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Self Image And Choice Experiments: Hypothetical And Actual Willingness To Pay

Author

Listed:
  • Johansson-Stenman , Olof

    (Department of Economics, School of Economics and Commercial Law, Göteborg University)

  • Svedsäter, Henrik

    () (Department of Psychology, Göteborg University)

Abstract

This paper proposes that people derive utility from a positive self-image, influenced by ethical views, internal honesty, and consistency between sequential choices. A model is tested by conducting the same choice-experiment for two WWF-campaigns in three different contexts. It predicts that marginal WTP for contributions to these campaigns is highest when choices are hypothetical, lower in a real-money experiment that follows a hypothetical experiment, and lowest when real-money choices are made directly. Additionally, it predicts that marginal WTP decreases with the scale of financial incentives in a real-money experiment. The empirical results are consistent with these hypotheses.

Suggested Citation

  • Johansson-Stenman , Olof & Svedsäter, Henrik, 2003. "Self Image And Choice Experiments: Hypothetical And Actual Willingness To Pay," Working Papers in Economics 94, University of Gothenburg, Department of Economics.
  • Handle: RePEc:hhs:gunwpe:0094
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    File URL: http://hdl.handle.net/2077/2822
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    References listed on IDEAS

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    Citations

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    Cited by:

    1. Svensson, Mikael, 2006. "The Value of a Statistical Life in Sweden Estimates from Two Studies using the "Certainty Approach" Calibration," Working Papers 2006:6, Örebro University, School of Business, revised 12 May 2009.
    2. Hiselius, Lena Winslott, 2005. "Preferences regarding road transports of hazardous materials using choice experiments - any sign of biases?," Working Papers 2005:30, Lund University, Department of Economics.
    3. Hiselius, Lena Winslott, 2004. "Using Choice Experiments to Assess Peoples' Preferences for Railway Transports of Hazardous Materials," Working Papers 2004:6, Lund University, Department of Economics.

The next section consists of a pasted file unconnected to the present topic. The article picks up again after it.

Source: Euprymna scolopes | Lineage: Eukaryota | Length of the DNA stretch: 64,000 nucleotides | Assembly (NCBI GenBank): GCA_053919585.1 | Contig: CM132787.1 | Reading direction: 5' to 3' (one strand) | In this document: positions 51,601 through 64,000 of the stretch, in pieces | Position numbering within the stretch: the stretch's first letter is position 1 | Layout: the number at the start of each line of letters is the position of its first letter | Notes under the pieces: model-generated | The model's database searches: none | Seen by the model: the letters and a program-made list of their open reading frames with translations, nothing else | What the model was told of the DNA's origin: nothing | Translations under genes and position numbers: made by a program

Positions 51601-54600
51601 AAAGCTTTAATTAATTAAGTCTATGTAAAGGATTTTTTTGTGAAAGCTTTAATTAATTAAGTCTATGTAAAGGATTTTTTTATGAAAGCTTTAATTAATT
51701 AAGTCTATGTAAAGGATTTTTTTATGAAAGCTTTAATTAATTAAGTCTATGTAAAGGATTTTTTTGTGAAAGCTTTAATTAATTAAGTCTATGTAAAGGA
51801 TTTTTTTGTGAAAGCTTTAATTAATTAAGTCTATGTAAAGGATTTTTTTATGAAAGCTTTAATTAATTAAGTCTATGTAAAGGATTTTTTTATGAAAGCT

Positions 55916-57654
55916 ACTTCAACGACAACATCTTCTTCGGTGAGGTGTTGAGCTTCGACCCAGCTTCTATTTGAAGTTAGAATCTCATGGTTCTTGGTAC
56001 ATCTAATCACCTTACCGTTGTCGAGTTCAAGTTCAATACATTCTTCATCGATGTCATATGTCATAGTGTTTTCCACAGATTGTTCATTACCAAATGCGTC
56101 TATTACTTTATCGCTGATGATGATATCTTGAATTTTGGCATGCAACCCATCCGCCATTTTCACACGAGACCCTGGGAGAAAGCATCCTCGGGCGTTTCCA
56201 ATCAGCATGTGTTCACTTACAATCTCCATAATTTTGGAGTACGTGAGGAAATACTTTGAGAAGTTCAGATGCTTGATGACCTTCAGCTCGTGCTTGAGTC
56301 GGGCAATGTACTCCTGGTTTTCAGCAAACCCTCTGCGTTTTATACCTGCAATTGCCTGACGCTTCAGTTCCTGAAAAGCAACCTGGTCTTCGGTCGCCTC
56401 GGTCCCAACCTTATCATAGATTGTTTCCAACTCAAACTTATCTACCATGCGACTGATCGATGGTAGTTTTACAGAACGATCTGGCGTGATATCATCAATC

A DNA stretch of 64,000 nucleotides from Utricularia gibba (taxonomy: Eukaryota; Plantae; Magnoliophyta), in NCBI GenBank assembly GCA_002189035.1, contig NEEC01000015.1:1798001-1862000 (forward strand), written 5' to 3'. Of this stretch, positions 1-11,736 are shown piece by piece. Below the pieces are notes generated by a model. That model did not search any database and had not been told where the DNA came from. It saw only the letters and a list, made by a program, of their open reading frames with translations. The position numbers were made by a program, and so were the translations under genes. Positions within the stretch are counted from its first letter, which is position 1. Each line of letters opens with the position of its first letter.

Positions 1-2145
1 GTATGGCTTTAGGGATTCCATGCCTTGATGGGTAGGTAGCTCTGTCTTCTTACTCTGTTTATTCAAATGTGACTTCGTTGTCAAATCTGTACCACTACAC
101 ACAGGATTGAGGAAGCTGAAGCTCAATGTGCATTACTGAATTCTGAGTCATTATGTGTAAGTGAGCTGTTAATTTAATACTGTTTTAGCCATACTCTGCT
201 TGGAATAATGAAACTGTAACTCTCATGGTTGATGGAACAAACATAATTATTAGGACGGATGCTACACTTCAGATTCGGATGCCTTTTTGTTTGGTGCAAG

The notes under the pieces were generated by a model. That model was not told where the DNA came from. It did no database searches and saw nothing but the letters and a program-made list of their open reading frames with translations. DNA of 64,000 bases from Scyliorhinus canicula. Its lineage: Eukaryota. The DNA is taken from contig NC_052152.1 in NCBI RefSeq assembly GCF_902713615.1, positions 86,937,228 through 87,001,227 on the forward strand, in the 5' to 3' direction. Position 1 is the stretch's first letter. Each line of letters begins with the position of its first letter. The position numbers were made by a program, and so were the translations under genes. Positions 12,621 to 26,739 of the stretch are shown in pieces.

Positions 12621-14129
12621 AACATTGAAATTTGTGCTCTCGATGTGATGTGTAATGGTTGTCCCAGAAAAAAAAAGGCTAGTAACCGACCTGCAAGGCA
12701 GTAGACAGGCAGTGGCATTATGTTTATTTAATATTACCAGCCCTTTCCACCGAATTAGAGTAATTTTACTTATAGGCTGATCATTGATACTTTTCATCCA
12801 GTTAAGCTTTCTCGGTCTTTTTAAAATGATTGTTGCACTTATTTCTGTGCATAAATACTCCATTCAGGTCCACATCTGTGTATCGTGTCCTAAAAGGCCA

4. Araña, Jorge E. & León, Carmelo J., 2013. "Dynamic hypothetical bias in discrete choice experiments: Evidence from measuring the impact of corporate social responsibility on consumers demand," Ecological Economics, Elsevier, vol. 87(C), pages 53-61.
    5. Johansson-Stenman, Olof & Martinsson, Peter, 2006. "Honestly, why are you driving a BMW?," Journal of Economic Behavior & Organization, Elsevier, vol. 60(2), pages 129-146, June.
    6. Hensher, David A., 2010. "Hypothetical bias, choice experiments and willingness to pay," Transportation Research Part B: Methodological, Elsevier, vol. 44(6), pages 735-752, July.
    7. Carlsson, Fredrik & Frykblom, Peter & Johan Lagerkvist, Carl, 2005. "Using cheap talk as a test of validity in choice experiments," Economics Letters, Elsevier, vol. 89(2), pages 147-152, November.
    8. Harry Telser & Peter Zweifel, 2007. "Validity of discrete-choice experiments evidence for health risk reduction," Applied Economics, Taylor & Francis Journals, vol. 39(1), pages 69-78.
    9. Carlsson, Fredrik & Frykblom, Peter & Lagerkvist, Carl Johan, 2004. "Consumer willingness to pay for farm animal welfare - transportation of farm animals to slaughter versus the use of mobile abattoirs," Working Papers in Economics 149, University of Gothenburg, Department of Economics.
    10. Kataria, Mitesh, 2009. "Willingness to pay for environmental improvements in hydropower regulated rivers," Energy Economics, Elsevier, vol. 31(1), pages 69-76, January.
    11. J. D. Snowball & K. G. Willis, 2011. "Interview versus self-completion questionnaires in discrete choice experiments," Applied Economics Letters, Taylor & Francis Journals, vol. 18(16), pages 1521-1525.
    12. van Kempen, Luuk & Muradian, Roldan & Sandóval, César & Castañeda, Juan-Pablo, 2009. "Too poor to be green consumers? A field experiment on revealed preferences for firewood in rural Guatemala," Ecological Economics, Elsevier, vol. 68(7), pages 2160-2167, May.

    More about this item

    Keywords

    choice experiment; self-image; hypothetical and real WTP; cognitive dissonance; environmental valuation;

    JEL classification:

    • C91 - Mathematical and Quantitative Methods - - Design of Experiments - - - Laboratory, Individual Behavior
    • D63 - Microeconomics - - Welfare Economics - - - Equity, Justice, Inequality, and Other Normative Criteria and Measurement

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